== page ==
Ramparts (Go) Review | Zzap - Everygamegoing

Zzap


Ramparts
By Go!
Commodore 64/128

 
Published in Zzap #34

Ramparts | SJ | DG | JR | Verdict

Ramparts

Two honourable knights, Sir Griswold and Sir Larkin, have been cursed by the Evil One, imparting them with physiques of gigantic proportions.

Greatly upset by this, the duo decide to track down the Evil One and restore their normal status by destroying his castle. However, their route is barred by the castles of many English Barons who refuse the two knights passage through their lands. In order to pass, the overgrown duo have to smash the fortresses.

The knights demolish the towers by punching holes in the walls. Once both sides of a tower have been filled with holes, it collapses in a cloud of dust.

While busy erasing architecture from the landscape, the knights are assailed by peasants with cannons, fire-breathing dragons, and dive-bombing witches, all of whom fire projectiles at the armoured duo, causing damage, displayed by a diminishing yellow bar. The knights repair damage by eating the packages of food that occasionally appear.

When all the castle's towers have been destroyed, both knights move on to the next, more difficult screen. The action continues until the participating knights have sustained a fatal amount of damage.

SJ

The cleverly-titled Ramparts suffers from the same problems as Activision's offering: limited gameplay and a restrictive control method.

Rampage, however, had the redeeming features of some great sound effects, a three-player mode and computer controlled monsters which the Go! effort is sadly lacking.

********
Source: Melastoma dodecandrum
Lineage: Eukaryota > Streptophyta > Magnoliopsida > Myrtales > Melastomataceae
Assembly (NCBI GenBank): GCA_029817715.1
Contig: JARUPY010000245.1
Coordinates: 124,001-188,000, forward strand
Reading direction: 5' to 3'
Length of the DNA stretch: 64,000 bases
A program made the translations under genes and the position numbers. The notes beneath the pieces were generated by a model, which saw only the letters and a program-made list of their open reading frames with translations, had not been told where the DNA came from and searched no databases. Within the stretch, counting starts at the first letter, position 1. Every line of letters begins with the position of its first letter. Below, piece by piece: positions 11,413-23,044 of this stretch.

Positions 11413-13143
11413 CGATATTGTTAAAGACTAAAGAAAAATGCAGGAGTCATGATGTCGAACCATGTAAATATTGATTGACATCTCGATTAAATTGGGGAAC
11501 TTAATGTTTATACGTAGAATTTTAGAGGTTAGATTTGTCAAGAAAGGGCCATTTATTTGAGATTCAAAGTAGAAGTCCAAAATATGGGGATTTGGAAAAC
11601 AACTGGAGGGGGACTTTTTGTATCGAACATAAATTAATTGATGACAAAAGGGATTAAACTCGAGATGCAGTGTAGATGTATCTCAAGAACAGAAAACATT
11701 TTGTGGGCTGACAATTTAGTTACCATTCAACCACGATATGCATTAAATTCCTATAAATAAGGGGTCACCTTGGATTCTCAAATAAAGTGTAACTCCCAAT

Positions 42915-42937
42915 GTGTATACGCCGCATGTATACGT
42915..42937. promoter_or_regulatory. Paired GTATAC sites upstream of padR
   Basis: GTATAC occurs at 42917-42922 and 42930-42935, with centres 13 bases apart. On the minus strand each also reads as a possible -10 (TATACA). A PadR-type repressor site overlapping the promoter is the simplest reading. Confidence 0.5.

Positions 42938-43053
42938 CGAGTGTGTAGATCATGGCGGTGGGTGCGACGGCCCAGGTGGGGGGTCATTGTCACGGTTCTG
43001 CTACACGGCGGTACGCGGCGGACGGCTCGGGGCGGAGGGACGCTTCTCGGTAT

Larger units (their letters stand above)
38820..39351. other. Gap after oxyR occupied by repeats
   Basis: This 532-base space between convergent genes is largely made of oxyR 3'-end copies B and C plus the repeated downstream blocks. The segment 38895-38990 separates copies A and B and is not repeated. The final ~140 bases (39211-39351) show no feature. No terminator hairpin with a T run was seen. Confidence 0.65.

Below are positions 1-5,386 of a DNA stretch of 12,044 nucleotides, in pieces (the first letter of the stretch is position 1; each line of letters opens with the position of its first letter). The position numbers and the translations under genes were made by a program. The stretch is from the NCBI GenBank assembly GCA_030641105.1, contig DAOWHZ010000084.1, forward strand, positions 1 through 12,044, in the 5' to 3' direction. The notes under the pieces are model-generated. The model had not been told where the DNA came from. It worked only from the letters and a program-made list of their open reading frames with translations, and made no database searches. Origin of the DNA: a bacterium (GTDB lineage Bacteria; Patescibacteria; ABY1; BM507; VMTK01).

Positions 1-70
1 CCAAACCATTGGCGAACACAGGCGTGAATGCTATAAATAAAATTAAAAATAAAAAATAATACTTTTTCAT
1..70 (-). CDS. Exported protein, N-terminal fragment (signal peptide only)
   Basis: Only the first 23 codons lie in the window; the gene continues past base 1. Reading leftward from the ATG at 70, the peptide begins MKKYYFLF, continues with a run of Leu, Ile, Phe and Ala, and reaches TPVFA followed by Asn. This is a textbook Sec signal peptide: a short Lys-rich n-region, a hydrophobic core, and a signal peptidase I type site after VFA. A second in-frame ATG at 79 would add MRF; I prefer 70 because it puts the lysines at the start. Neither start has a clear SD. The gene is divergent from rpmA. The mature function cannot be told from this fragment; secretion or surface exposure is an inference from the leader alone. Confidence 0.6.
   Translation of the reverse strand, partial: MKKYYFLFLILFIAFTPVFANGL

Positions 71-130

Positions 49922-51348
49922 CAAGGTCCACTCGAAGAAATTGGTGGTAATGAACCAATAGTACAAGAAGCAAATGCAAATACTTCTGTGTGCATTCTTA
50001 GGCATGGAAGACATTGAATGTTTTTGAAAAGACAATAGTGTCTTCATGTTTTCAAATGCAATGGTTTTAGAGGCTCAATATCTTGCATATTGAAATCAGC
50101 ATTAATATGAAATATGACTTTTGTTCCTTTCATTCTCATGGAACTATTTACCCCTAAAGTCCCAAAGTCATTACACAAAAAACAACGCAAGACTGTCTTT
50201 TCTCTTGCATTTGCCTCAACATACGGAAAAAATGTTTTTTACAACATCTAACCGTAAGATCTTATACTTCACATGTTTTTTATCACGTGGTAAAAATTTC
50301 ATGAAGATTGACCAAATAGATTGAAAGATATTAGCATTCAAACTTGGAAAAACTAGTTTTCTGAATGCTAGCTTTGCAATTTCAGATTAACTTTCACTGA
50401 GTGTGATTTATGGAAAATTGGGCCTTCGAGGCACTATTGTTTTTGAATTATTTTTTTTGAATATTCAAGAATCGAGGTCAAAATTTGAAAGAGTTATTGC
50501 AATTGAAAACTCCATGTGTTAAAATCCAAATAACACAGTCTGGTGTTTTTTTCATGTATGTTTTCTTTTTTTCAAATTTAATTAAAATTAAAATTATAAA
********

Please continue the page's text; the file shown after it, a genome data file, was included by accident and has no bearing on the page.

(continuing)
Without these, the game is unexciting and generally lacklustre. Ramparts seems a little more polished than its predecessor, and the graphics are on a part, but of the two, I'd go for Rampage - it's simply more fun.

DG

I don't think Ramparts is any worse than Rampage. It has considerably less flickery graphics and a superior soundtrack. It also has a small injection of humour within the injection of humour within the title message, and it's nice to see a game not taking itself too seriously for once.

Having said that, the game is no great shakes. You're doing pretty well to get to the third or fourth screen within an hour's play - and to be honest you're doing pretty well to play it for an hour, as the action is nothing if not repetitive.

I wouldn't say this was the worst game of all time, but it doesn't exactly push back the frontiers of gaming, and I'd seriously question its value for money.

JR

The official conversion of Rampage is nothing special - but it's an awful lot better than Ramparts. The fiddly control method and the difficulty encountered in avoiding enemy sprties are two things that constantly niggle.

The crux of the problem lies in the gameplay - which is very, very repetitive. The one player mode is boring, with just a single knight smashing his way through the screen - at least Rampage supplies a couple of computer-controlled chums to add a little variety.

At a tenner, Ramparts is vastly overpriced - if you must have a Rampage game, you might as well buy the real thing.

Verdict

Presentation 78%
A variety of useful options and generally well laid out.

Graphics 67%
Pleasant metal-effect towers with merely average sprites.

Sound 66%
Suitably medieval tunes, and a few raucous sound effects.

Hookability 58%
Initial destruction is fun, but even the two player game has only moderate appeal.

Lastability 35%
Destroying all castle is much the same as another, so completing the game is a less than inspiring prospect.

Overall 48%
A very straightforward Rampage clone which isn't as enjoyable as the official conversion.

Ramparts | SJ | DG | JR | Verdict